At the turn of the millennium, the once-mighty music industry suffered a devastating collapse at the hands of digital technology. Ever since The Great Unraveling, musicians have been forced to find alternative means to make ends meet, be it staring a small business, selling breakfast cereals, or judging talent competitions. Sad!
Thankfully, cloud-based music-streaming services like Spotify came along to fix the broken industry and make sure musicians get the financial compensation they deserve (or something).
But streaming services aren't a perfect solution. For example, sometimes a network won't be available—maybe you're underground in a tunnel or the zombie apocalypse has commenced and you're without any tunes.
Well, fear not, music-less wonder, there are plenty of places you can go to download songs to your local devices so you'll have access to them at all times. But what is this, you say? You don't want to pay for music? Good on you! Live that frugal lifestyle since it's only a matter of time before most humans lose the ability to make a living in an economy run by increasingly capable robots. Thankfully, there are a number of (legal) platforms out there where you can still find all manner of free music to download. Here are just a few.
The Internet Archive
Like the fictional "watchers" from Buffy the Vampire, the Internet Archive observes and records the Web as it changes over time. However, you might not be aware that it is also home to a vast virtual bounty of free media, including audio. If you head over to the site's audio archive, you'll find a rich library of downloadable and streamable sounds ranging from music to audio books to recordings of old timey radio programs. For music fans, the most intriguing audio section will probably be the Live Music Archive, which was put together in partnership with etree.org. Here, you will find a deep collection of live tracks from "trade-friendly artists" (i.e. jam bands) like the Grateful Dead, String Cheese Incident, and Blues Traveler. Click on each collection and you'll find "download options" section in the right-hand rail.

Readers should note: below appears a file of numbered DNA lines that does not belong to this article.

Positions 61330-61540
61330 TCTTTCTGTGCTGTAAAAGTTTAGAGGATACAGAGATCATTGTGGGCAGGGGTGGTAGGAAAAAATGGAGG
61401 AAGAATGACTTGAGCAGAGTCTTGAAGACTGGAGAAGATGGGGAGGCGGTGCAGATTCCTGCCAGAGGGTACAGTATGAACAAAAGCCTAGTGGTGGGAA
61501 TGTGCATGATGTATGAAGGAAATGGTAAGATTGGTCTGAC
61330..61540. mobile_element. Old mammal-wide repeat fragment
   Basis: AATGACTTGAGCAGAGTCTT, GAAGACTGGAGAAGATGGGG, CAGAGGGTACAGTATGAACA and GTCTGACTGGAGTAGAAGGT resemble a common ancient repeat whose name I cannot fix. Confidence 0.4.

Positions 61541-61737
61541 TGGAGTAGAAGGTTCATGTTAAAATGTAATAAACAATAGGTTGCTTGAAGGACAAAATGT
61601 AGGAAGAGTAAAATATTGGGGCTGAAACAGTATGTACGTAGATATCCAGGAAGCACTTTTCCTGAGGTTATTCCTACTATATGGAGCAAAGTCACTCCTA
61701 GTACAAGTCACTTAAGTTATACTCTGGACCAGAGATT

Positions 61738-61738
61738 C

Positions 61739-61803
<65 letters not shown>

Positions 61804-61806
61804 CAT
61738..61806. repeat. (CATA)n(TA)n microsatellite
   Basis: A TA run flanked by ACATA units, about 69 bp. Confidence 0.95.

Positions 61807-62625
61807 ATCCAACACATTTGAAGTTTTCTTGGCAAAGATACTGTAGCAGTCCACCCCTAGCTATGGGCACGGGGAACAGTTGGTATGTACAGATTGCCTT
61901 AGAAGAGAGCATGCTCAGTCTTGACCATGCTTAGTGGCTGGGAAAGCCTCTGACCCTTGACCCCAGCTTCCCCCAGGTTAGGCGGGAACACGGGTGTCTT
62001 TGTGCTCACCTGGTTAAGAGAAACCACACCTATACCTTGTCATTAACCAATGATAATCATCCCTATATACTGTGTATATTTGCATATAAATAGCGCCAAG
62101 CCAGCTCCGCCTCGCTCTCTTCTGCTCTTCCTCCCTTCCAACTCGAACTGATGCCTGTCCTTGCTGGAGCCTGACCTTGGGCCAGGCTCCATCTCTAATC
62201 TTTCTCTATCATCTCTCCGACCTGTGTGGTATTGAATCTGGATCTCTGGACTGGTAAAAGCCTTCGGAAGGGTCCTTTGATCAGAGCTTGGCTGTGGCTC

Even if you don't use last.fm, you're probably at least somewhat aware that it offers music streaming. But even those who do use it may not be aware that it boasts a constantly updated repository of free downloadable audio goodies. Just check out its free music download section to see what's currently available. And the best part? It's all free and even accessible to non-subscribers. Last.fm don't care! Just download and forget 'em.
Against much bigger competition, scrappy little SoundCloud has become a major streaming music force, including its own subscription-based a la carte streaming service, SoundCloud Go. The free SoundCloud platform has become a favorite of independent artists and big names as a means to distribute music. Not everything on the site is downloadable, however many tracks can be grabbed. All you have to do is sign in (which you can do with an email address or via your Google or Facebook accounts).